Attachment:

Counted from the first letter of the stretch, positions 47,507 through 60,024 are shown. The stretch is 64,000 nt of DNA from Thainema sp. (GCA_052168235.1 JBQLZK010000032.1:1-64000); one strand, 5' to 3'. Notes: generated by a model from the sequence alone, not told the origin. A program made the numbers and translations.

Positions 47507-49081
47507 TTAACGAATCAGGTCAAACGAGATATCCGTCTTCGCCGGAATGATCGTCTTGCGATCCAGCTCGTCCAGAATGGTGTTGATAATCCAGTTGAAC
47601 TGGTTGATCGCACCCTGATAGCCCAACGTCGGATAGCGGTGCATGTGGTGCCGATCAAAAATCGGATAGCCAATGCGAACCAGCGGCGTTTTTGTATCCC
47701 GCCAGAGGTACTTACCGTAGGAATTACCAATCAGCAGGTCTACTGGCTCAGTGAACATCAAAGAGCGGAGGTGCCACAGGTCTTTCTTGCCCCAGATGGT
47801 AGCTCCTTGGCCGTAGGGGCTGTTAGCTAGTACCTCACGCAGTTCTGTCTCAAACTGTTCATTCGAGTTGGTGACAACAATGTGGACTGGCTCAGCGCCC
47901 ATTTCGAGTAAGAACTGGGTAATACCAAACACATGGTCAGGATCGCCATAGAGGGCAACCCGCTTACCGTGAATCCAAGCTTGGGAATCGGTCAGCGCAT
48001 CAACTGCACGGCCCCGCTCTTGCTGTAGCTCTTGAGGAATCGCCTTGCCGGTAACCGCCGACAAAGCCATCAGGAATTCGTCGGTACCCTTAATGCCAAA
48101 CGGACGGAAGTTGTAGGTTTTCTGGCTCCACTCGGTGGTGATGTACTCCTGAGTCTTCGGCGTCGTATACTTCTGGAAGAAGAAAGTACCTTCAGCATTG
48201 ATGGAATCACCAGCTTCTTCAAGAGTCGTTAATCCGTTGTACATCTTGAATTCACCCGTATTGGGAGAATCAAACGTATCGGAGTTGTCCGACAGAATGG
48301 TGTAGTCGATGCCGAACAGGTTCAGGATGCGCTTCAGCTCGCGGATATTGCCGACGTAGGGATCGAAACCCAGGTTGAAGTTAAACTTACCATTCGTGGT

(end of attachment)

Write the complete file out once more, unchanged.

Counted from the first letter of the stretch, positions 47,507 through 60,024 are shown. The stretch is 64,000 nt of DNA from Thainema sp. (GCA_052168235.1 JBQLZK010000032.1:1-64000); one strand, 5' to 3'. Notes: generated by a model from the sequence alone, not told the origin. A program made the numbers and translations.

Positions 47507-49081
47507 TTAACGAATCAGGTCAAACGAGATATCCGTCTTCGCCGGAATGATCGTCTTGCGATCCAGCTCGTCCAGAATGGTGTTGATAATCCAGTTGAAC
47601 TGGTTGATCGCACCCTGATAGCCCAACGTCGGATAGCGGTGCATGTGGTGCCGATCAAAAATCGGATAGCCAATGCGAACCAGCGGCGTTTTTGTATCCC
47701 GCCAGAGGTACTTACCGTAGGAATTACCAATCAGCAGGTCTACTGGCTCAGTGAACATCAAAGAGCGGAGGTGCCACAGGTCTTTCTTGCCCCAGATGGT
47801 AGCTCCTTGGCCGTAGGGGCTGTTAGCTAGTACCTCACGCAGTTCTGTCTCAAACTGTTCATTCGAGTTGGTGACAACAATGTGGACTGGCTCAGCGCCC
47901 ATTTCGAGTAAGAACTGGGTAATACCAAACACATGGTCAGGATCGCCATAGAGGGCAACCCGCTTACCGTGAATCCAAGCTTGGGAATCGGTCAGCGCAT
48001 CAACTGCACGGCCCCGCTCTTGCTGTAGCTCTTGAGGAATCGCCTTGCCGGTAACCGCCGACAAAGCCATCAGGAATTCGTCGGTACCCTTAATGCCAAA
48101 CGGACGGAAGTTGTAGGTTTTCTGGCTCCACTCGGTGGTGATGTACTCCTGAGTCTTCGGCGTCGTATACTTCTGGAAGAAGAAAGTACCTTCAGCATTG
48201 ATGGAATCACCAGCTTCTTCAAGAGTCGTTAATCCGTTGTACATCTTGAATTCACCCGTATTGGGAGAATCAAACGTATCGGAGTTGTCCGACAGAATGG
48301 TGTAGTCGATGCCGAACAGGTTCAGGATGCGCTTCAGCTCGCGGATATTGCCGACGTAGGGATCGAAACCCAGGTTGAAGTTAAACTTACCATTCGTGGT